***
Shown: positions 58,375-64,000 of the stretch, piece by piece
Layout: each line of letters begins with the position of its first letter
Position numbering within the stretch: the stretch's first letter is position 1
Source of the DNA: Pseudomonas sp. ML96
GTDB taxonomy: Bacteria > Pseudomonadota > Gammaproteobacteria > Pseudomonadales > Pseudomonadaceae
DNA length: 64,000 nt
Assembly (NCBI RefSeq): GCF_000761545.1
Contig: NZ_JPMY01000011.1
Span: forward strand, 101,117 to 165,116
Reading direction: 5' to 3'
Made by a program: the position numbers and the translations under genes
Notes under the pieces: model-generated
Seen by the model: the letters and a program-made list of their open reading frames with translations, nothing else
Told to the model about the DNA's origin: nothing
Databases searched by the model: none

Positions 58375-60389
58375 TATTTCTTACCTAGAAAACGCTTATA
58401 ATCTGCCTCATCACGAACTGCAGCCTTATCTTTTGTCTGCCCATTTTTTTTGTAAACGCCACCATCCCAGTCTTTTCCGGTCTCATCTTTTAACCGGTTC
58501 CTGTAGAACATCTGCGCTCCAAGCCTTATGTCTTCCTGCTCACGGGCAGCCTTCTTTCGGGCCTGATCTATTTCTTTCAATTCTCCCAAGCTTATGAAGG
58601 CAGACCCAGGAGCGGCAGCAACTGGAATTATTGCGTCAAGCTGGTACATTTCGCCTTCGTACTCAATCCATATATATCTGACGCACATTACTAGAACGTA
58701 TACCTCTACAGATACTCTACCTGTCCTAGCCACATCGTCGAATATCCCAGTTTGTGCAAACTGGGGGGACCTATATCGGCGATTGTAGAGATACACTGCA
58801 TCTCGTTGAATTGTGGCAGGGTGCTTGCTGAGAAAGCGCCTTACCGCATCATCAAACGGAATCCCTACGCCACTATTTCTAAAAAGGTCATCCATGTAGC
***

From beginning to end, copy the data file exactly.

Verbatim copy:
Shown: positions 58,375-64,000 of the stretch, piece by piece
Layout: each line of letters begins with the position of its first letter
Position numbering within the stretch: the stretch's first letter is position 1
Source of the DNA: Pseudomonas sp. ML96
GTDB taxonomy: Bacteria > Pseudomonadota > Gammaproteobacteria > Pseudomonadales > Pseudomonadaceae
DNA length: 64,000 nt
Assembly (NCBI RefSeq): GCF_000761545.1
Contig: NZ_JPMY01000011.1
Span: forward strand, 101,117 to 165,116
Reading direction: 5' to 3'
Made by a program: the position numbers and the translations under genes
Notes under the pieces: model-generated
Seen by the model: the letters and a program-made list of their open reading frames with translations, nothing else
Told to the model about the DNA's origin: nothing
Databases searched by the model: none

Positions 58375-60389
58375 TATTTCTTACCTAGAAAACGCTTATA
58401 ATCTGCCTCATCACGAACTGCAGCCTTATCTTTTGTCTGCCCATTTTTTTTGTAAACGCCACCATCCCAGTCTTTTCCGGTCTCATCTTTTAACCGGTTC
58501 CTGTAGAACATCTGCGCTCCAAGCCTTATGTCTTCCTGCTCACGGGCAGCCTTCTTTCGGGCCTGATCTATTTCTTTCAATTCTCCCAAGCTTATGAAGG
58601 CAGACCCAGGAGCGGCAGCAACTGGAATTATTGCGTCAAGCTGGTACATTTCGCCTTCGTACTCAATCCATATATATCTGACGCACATTACTAGAACGTA
58701 TACCTCTACAGATACTCTACCTGTCCTAGCCACATCGTCGAATATCCCAGTTTGTGCAAACTGGGGGGACCTATATCGGCGATTGTAGAGATACACTGCA
58801 TCTCGTTGAATTGTGGCAGGGTGCTTGCTGAGAAAGCGCCTTACCGCATCATCAAACGGAATCCCTACGCCACTATTTCTAAAAAGGTCATCCATGTAGC